The text below is a rejected op-ed submission to The Washington Post from October 17, 2016 — one of several on the subject which met the same fate that year. After Trump’s election, The WaPo put “Democracy dies in darkness” as its slogan in the masthead.

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PATHOLOGICAL NARCISSISM AND SOCIOPATHY IN POLITICAL LEADERS ARE MORE PERVASIVE THAN YOU THINK

by Frederick Burkle

Millions of Americans plan on voting a narcissist into the White House next month, and large numbers of narcissists of every ilk seek political power and cutthroat business dealings in the world and in our own society today. Historically, narcissists in power are always a grievous problem — so how did we get into this current dilemma? What made us more vulnerable today and what are the risks we face when one governs?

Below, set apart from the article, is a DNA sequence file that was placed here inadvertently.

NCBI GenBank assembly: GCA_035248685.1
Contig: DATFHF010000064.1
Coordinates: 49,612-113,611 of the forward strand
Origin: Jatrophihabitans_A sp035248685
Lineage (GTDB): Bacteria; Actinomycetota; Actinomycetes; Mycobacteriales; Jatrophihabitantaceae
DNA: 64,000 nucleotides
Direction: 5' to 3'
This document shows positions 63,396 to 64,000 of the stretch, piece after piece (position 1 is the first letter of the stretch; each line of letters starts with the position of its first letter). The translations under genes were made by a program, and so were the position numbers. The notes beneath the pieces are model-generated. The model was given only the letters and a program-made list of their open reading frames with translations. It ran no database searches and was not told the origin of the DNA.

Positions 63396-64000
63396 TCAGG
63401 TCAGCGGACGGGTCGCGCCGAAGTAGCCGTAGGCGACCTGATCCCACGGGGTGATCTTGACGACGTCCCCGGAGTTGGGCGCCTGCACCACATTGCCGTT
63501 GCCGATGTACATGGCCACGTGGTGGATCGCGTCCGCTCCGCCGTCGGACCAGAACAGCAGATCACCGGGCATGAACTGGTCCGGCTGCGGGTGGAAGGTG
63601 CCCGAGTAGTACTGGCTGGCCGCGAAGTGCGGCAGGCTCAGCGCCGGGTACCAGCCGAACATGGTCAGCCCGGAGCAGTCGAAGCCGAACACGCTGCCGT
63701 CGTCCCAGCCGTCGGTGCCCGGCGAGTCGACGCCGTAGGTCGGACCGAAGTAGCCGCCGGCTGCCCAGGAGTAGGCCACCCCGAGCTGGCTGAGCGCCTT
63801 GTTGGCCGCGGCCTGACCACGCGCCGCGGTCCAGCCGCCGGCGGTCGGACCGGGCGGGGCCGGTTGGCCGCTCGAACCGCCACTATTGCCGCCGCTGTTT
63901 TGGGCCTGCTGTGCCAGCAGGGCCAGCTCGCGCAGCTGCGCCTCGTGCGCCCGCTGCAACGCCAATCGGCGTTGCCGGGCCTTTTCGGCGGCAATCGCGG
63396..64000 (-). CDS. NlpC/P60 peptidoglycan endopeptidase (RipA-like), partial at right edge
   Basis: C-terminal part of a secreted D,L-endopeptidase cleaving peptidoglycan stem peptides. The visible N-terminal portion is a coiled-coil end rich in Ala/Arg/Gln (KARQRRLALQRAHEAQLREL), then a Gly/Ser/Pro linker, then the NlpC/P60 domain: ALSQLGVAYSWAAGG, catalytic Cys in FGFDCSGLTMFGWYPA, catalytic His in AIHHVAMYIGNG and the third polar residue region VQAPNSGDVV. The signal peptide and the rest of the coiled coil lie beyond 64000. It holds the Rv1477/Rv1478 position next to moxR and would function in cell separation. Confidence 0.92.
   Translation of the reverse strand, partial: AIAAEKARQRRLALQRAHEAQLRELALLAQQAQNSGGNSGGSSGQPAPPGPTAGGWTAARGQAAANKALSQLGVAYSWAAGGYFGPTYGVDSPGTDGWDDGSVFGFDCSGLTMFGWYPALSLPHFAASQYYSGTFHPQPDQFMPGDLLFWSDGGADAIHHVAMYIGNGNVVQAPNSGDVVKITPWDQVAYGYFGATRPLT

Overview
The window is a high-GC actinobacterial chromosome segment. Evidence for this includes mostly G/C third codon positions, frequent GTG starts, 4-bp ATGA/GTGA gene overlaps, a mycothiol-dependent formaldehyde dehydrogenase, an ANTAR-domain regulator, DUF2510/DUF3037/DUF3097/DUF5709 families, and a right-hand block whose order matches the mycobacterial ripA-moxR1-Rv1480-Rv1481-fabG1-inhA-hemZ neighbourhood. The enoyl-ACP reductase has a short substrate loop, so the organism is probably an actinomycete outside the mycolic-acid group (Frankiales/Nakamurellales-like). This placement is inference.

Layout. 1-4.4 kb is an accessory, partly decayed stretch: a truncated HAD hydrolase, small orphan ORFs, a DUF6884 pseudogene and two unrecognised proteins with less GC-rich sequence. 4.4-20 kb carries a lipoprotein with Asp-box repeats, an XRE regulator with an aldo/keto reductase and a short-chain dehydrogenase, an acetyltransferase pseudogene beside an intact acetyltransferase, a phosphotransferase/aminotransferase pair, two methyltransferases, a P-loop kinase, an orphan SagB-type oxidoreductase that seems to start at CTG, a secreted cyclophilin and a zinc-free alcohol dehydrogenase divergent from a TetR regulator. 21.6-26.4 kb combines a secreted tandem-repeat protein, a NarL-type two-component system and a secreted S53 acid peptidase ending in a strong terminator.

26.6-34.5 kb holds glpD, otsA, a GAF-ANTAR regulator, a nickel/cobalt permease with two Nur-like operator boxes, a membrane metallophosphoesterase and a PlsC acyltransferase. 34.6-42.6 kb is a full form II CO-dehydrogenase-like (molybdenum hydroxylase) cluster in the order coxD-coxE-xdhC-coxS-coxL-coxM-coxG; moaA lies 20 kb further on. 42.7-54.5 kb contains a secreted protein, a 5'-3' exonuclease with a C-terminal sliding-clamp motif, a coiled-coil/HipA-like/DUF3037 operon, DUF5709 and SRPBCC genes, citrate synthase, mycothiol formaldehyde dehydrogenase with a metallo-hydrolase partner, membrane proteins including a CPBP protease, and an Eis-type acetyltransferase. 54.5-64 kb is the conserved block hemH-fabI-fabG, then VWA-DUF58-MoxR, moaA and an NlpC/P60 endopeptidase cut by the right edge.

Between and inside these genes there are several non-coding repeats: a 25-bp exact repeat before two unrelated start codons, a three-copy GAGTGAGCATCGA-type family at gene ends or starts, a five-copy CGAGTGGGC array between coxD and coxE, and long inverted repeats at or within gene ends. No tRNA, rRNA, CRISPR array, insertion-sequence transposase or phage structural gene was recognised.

The end of the Cold War brought with it many protracted internal conflicts and wars that have lasted for decades and whose persistent volatility lies at the heart of both chronic nation-state and regional instability. Responsibility for these chronically failed states has been attributed to multiple unresolved political root causes within troubled countries. With previous governance and parties to power no longer trusted or acceptable, the vacuum of leadership in many cases has been filled with “bad leadership”. In a number of cases, opportunistic leaders, suffering from character (personality) disorders of severe narcissism and various degrees of antisocial behavior, have emerged first as saviors, then as despots; or as common criminals claiming to be patriots, sharing a psychological framework that differs little from those responsible for WWII and the Cold War that followed.